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Nathan Sniadecki University of Washington

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Junlan Wang University of Washington

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Junlan Wang has been an Associate Professor in the Department of Mechanical Engineering at the University of Washington since Dec. 2008. Before joining UW, she was an Assistant (2003 - 2008) and then Associate Professor (2008) in the Department of Mechanical Engineering at the University of California, Riverside. Professor Wang's research is in the area of nano and micromechanics of complex material systems. She is interested in developing novel experimental techniques complemented by numerical and analytical approaches to study the mechanics and physics of materials and structures at small spatial and temporal scales. Professor Wang is a member of ASEE, ASME, MRS, and SEM.

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Abstract

NUE: Integrating Nanodevice Design, Fabrication, and Analysis into the Mechanical Engineering Curriculum Santosh Devasia, Jaehyun Chung, Jim Borgford-Parnell, Jiangyu Li, Amy Q Shen, Nathan J Sniadecki, Junlan Wang U. of Washington, Seattle AbstractThis article describes a new nanotechnology undergraduate education (NUE) program on thedesign of nanodevices in the Mechanical Engineering Department at the University ofWashington. The NUE program leverages existing strengths of the mechanical engineering(ME) curriculum in analysis, fabrication, and design of (larger-scale) devices by integratingnovel developments and unique challenges in nanodevices into the ME curriculum.It is noted that educational efforts in nanodevices have become important as nanotechnologiesmove from research laboratories into industries.For example, nanodevices are critical torenewable energy and next-generation electronics. Additionally, nanodevices have applicationsin biotechnologies, e.g., in the development of sensors for early detection and prevention ofdisease. The proposed NUE program will integrate issues in the engineering of nanodevices intothe undergraduate curriculum to prepare the engineering workforce for emerging nanotechnologyindustries. The learning outcomes of this program are that students who participate in theproposed program should be able to: (i) analyze nanodevices using appropriate theoretical andexperimental approaches; (ii) explain basic elements of fabrication processes for nanodevices;and (iii) solve open-ended, nanodevice-design problems.The article describes the theoretical and experimental modules in nanodevices developed for thisnew NUE program. These modules are systematically and sequentially linked and integratedwith eight courses that currently exist in the ME curriculum at the University of Washington(UW). Five of these courses are core required ME courses (at the UW) that are offered in typicalME curriculum at other universities. This integration into existing core ME curriculum willfacilitate the potential adoption of the proposed nanodevice modules at other universities.Acknowledgment: Funding from NSF Nanotechnology Undergraduate Education (NUE)Program, NSF Grant EEC 1042061, is gratefully acknowledged.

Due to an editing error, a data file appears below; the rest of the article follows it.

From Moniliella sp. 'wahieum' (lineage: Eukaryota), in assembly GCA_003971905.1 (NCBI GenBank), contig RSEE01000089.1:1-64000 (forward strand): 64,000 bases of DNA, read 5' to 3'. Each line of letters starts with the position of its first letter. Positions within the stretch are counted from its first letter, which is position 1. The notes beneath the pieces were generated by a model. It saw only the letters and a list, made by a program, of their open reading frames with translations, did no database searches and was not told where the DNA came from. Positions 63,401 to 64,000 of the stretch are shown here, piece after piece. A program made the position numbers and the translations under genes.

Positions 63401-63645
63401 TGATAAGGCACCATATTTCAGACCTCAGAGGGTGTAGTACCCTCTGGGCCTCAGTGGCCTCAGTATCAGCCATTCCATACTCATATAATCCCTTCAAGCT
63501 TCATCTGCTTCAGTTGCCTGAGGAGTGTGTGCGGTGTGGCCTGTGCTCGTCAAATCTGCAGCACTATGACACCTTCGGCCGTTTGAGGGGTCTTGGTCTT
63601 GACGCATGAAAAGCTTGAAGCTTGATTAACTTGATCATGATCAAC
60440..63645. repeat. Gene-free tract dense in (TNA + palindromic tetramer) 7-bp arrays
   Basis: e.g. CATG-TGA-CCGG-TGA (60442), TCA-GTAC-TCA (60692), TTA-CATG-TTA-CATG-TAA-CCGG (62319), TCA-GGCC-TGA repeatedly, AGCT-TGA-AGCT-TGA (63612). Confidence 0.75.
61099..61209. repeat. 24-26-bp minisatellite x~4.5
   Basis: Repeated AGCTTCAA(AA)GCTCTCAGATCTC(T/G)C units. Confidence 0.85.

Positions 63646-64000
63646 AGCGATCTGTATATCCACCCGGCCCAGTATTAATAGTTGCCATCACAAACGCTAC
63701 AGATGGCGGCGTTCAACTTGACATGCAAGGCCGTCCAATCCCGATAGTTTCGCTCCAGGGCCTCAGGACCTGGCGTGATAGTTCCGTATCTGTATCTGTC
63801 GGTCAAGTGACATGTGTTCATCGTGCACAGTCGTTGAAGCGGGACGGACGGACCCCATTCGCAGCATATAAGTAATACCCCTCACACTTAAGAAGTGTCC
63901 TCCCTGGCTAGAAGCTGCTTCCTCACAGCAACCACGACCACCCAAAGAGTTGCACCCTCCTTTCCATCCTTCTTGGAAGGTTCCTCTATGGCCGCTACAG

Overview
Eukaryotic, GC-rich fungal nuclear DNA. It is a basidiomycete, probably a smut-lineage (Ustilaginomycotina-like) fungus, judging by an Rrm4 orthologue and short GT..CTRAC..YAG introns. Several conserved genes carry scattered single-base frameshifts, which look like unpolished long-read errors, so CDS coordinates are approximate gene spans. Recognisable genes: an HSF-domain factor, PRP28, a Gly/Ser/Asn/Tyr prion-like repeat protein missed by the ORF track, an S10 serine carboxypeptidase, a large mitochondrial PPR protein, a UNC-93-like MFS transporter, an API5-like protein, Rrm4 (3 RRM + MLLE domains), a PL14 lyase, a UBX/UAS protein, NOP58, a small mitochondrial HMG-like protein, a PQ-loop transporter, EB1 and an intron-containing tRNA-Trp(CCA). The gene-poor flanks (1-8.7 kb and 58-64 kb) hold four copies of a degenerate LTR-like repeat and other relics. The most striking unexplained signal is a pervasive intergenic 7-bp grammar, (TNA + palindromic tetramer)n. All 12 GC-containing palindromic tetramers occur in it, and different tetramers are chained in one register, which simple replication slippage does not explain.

Devasia, S., & Borgford-Parnell, J. L., & Chung, J., & Li, J., & Shen, A., & Sniadecki, N., & Wang, J. (2011, June), NUE (EEC): Integrating Nanodevice Design, Fabrication, and Analysis into the Mechanical Engineering Curriculum Paper presented at 2011 ASEE Annual Conference & Exposition, Vancouver, BC. https://peer.asee.org/18968